Skip to content Youth librarians engage kids with summer book giveaways – The Seattle Public Library Foundation
Lake City Collective, a grassroots minority-led neighborhood advocacy group, received a donation of 35 books from The Seattle Public Library earlier this month as part of the Summer of Learning book giveaway. (Photo credit: Lake City Collective)

Every summer, branch librarians would give away free donor-supported books at outreach events with community partners and at summer Library events to ensure Seattle kids have access to books in their home.

But in the wake of the COVID-19 pandemic, kids and families are not convening in person. The book giveaway was almost lost.

This is a critical part of the annual Summer of Learning program because it helps prevent the “summer slide” of education. Studies show that the bigger that kids’ home libraries are, the better they perform in school, with educational benefits lasting into adulthood – and the impact is greater for kids in lower-income homes.

This year, the Summer of Learning book giveaway looks different. Children’s and teen librarians from branches across The Seattle Public Library system are working to secure books for prioritized neighbors who have faced barriers to accessing books because of the sudden shutdown of schools and libraries.

“We were hearing from our community partners that families wanted and needed books for their children and teens,” says Lauren Mayer, a children’s services librarian at Central Library who is part of this effort. “They really wanted books and they really want non-digital learning supports.”

In past years, the Library committed to giving at least 50 percent of its Summer of Learning books to prioritized kids. This year, the goal is 100 percent.

“This year our book giveaway is more focused,” says Wendy Israel, teen services librarian at the Beacon Hill Branch. “I like this because I know it’s going to support our local community organizations.”

Israel is working with organizations like WA-Bloc, Young Women Empowered, Mount Baker Village, and El Centro de la Raza to distribute books for kids and teens in virtual leadership programs, limited-capacity summer camps, low-income housing, and more.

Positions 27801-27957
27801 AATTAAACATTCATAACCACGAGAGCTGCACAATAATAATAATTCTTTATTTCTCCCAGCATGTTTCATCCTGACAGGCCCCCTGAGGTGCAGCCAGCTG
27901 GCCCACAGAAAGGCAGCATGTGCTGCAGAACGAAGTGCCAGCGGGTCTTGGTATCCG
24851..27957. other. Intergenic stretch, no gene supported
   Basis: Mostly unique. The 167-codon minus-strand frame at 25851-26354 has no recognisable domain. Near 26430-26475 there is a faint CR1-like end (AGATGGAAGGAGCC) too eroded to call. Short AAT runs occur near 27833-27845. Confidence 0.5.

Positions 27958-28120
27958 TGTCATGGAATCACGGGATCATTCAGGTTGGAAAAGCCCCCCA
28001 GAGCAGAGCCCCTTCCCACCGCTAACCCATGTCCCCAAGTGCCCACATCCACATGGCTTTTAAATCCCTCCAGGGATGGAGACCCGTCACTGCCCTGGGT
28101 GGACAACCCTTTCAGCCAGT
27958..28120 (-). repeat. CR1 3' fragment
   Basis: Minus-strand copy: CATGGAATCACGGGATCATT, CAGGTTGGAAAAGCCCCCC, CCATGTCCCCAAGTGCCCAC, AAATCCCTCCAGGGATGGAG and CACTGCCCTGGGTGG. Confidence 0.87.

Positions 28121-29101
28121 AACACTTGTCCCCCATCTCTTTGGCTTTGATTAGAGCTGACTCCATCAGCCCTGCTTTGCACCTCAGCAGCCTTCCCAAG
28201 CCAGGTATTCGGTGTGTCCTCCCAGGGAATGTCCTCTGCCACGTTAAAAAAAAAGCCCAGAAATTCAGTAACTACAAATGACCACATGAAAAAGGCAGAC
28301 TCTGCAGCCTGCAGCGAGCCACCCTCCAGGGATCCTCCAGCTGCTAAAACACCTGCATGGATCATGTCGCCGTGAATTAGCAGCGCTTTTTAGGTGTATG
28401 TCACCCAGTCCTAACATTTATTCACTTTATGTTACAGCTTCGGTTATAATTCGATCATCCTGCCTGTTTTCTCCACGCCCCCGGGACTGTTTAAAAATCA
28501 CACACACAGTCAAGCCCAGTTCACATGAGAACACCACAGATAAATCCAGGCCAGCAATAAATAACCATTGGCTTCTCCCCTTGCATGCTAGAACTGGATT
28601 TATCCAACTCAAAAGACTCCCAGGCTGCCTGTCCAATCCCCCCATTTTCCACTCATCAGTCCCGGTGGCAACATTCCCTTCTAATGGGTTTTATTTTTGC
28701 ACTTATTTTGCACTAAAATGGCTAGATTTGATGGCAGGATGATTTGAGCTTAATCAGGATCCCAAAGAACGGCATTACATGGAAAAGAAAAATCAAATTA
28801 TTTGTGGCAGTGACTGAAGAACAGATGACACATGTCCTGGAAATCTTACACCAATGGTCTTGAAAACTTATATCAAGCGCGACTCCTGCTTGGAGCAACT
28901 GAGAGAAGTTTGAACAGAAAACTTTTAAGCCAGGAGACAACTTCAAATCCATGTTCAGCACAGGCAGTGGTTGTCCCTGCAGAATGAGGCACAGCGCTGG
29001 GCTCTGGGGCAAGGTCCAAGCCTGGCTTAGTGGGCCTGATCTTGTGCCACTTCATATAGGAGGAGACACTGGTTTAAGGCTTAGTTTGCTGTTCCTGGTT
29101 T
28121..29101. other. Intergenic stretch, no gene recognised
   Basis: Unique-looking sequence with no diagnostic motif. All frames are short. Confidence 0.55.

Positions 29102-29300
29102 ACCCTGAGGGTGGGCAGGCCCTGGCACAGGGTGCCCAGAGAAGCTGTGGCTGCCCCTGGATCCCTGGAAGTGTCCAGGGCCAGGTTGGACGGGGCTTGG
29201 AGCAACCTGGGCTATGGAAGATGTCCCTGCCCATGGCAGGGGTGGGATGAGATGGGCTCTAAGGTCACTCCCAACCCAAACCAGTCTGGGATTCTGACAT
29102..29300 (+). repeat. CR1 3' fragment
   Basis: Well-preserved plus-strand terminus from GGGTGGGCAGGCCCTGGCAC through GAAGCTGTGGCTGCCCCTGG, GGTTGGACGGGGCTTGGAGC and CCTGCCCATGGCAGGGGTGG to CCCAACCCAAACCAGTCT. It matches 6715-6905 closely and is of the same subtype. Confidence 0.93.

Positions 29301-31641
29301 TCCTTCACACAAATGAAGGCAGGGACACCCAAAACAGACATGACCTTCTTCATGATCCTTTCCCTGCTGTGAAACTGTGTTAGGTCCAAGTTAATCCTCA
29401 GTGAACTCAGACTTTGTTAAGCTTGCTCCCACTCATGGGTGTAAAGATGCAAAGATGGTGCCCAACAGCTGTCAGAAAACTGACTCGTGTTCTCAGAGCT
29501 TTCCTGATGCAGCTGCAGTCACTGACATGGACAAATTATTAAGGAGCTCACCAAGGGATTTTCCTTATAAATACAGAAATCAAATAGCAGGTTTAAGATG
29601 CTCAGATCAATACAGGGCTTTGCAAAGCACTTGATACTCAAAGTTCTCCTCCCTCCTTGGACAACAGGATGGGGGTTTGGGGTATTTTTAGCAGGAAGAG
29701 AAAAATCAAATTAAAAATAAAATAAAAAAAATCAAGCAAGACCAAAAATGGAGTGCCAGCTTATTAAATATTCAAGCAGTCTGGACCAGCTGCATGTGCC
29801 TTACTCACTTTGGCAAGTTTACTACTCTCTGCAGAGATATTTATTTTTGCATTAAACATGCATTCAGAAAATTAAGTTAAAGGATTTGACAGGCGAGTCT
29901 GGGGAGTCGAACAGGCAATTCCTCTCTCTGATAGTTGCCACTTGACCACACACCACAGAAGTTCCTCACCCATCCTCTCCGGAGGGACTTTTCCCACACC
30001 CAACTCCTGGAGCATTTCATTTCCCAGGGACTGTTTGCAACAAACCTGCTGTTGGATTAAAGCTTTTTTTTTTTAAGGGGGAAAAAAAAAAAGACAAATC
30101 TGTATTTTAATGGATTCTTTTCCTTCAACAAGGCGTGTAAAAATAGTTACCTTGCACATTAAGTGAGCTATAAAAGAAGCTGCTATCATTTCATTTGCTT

“It’s really been incredible,” Israel says. “It just feels like a huge blessing to have the funding to do this.”

Richard Counsil, teen services librarian at the Columbia Branch, is working to find organizations with the capacity to distribute books. Some groups have relocated, his contacts have lost employment, or staff capacity to handle the books is reduced.

But he is sending 50 books to YouthCare, an organization that assists and youth and young adults experiencing housing instability. YouthCare plans to use many of the books to start a library at one of its housing programs for people ages 18-21 and another portion will go to its home for youth who identify as LGBTQ+.

Not only do Counsil and his colleagues strive to “lead with race” and​ to seek out youth furthest from academic and social justice, but they also select titles and authors from BIPOC and LGBTQ+ communities so youth can find joy in seeing themselves while reading.

“The attempt and the effort librarians put into curating (book) lists that represent authentically who people are – you get really positive responses,” Counsil says.

Holly Williams, the in-kind specialist at YouthCare, says that the books help them engage youth when quarantine orders have limited their activities.

“This donation came at a really great time when youth had been spending a lot of time inside,” she says, adding that teens plan to start a book club at various housing communities.

And she was able to pass along the residents’ requests to the Library to obtain titles relevant to them.

“Having young people read about individuals, places and situations that are similar to theirs helps them to see that they are not alone in the struggles they face,” says one YouthCare employee who works at the 18-21 house. “When people read something that resonates with their own life experience, it is earth-moving. It is especially important when an underrepresented population gets to read that their experience is valid and important.”

Other examples of the 66 (and growing) organizations served by the Summer of Learning book giveaway include the Ballard Food Bank, the Yesler Terrace low-income housing community, Seattle Indian Health Board, Boys and Girls Clubs, and more.

Israel says she is glad to be able to serve Seattle kids, even while she can’t see them.

“These are the kids I would have seen just walk into the Library,” she says. “I’m very happy we can get these books to them.”

Mayer is thankful for the donors and Library staff who make this work possible.

“We’re just so grateful to the Foundation for their support,” she says. “It’s because of that support, and the hard work of our community partner organizations and Library staff that books are getting out to youth and families even in difficult times.”

The annual Summer of Learning and its book giveaways are possible because of donor support to The Seattle Public Library Foundation.